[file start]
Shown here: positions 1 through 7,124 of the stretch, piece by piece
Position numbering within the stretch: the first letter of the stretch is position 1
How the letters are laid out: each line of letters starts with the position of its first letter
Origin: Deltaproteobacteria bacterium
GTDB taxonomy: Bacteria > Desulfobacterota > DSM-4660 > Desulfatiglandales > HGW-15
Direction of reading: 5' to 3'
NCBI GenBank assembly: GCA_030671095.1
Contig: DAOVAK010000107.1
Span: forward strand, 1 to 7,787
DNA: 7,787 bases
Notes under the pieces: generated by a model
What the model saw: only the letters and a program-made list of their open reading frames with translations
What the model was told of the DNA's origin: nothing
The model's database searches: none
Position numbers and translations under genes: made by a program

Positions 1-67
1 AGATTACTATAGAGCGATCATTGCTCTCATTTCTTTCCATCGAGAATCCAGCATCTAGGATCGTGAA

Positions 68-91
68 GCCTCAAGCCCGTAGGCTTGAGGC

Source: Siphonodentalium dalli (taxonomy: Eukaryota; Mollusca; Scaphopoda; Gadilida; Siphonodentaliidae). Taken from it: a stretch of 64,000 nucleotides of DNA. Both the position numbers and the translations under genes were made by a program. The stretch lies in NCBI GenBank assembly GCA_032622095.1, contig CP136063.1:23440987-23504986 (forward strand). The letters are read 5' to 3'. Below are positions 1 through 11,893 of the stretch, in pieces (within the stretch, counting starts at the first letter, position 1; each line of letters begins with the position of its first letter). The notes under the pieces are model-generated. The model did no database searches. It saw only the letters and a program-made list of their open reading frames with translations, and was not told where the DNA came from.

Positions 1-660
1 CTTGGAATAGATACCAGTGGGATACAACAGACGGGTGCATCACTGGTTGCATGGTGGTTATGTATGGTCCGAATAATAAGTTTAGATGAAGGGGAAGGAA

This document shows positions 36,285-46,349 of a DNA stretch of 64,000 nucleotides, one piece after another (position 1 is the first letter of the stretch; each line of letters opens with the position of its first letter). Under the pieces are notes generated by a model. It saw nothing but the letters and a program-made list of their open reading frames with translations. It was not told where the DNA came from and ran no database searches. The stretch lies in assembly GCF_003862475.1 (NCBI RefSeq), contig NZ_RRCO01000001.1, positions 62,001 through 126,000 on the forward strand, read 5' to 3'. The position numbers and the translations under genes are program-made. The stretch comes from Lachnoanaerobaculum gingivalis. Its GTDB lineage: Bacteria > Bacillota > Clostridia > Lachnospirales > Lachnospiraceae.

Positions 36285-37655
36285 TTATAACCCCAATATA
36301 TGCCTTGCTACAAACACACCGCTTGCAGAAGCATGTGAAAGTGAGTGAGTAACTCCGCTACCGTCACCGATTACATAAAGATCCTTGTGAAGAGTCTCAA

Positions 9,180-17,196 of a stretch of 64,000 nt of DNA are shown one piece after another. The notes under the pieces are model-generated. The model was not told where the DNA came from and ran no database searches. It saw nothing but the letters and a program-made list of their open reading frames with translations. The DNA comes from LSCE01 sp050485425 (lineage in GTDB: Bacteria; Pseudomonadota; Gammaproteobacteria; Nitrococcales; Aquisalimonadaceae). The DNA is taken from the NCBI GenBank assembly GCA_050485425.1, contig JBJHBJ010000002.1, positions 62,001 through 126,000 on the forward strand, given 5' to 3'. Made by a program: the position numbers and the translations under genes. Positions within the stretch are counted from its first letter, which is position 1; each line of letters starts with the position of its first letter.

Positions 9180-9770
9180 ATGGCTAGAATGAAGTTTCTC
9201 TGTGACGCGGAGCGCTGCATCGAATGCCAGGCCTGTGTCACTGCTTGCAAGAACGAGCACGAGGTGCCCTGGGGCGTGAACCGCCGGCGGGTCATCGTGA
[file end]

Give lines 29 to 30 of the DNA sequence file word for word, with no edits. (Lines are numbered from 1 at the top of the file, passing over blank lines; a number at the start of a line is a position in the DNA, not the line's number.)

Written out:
9180 ATGGCTAGAATGAAGTTTCTC
9201 TGTGACGCGGAGCGCTGCATCGAATGCCAGGCCTGTGTCACTGCTTGCAAGAACGAGCACGAGGTGCCCTGGGGCGTGAACCGCCGGCGGGTCATCGTGA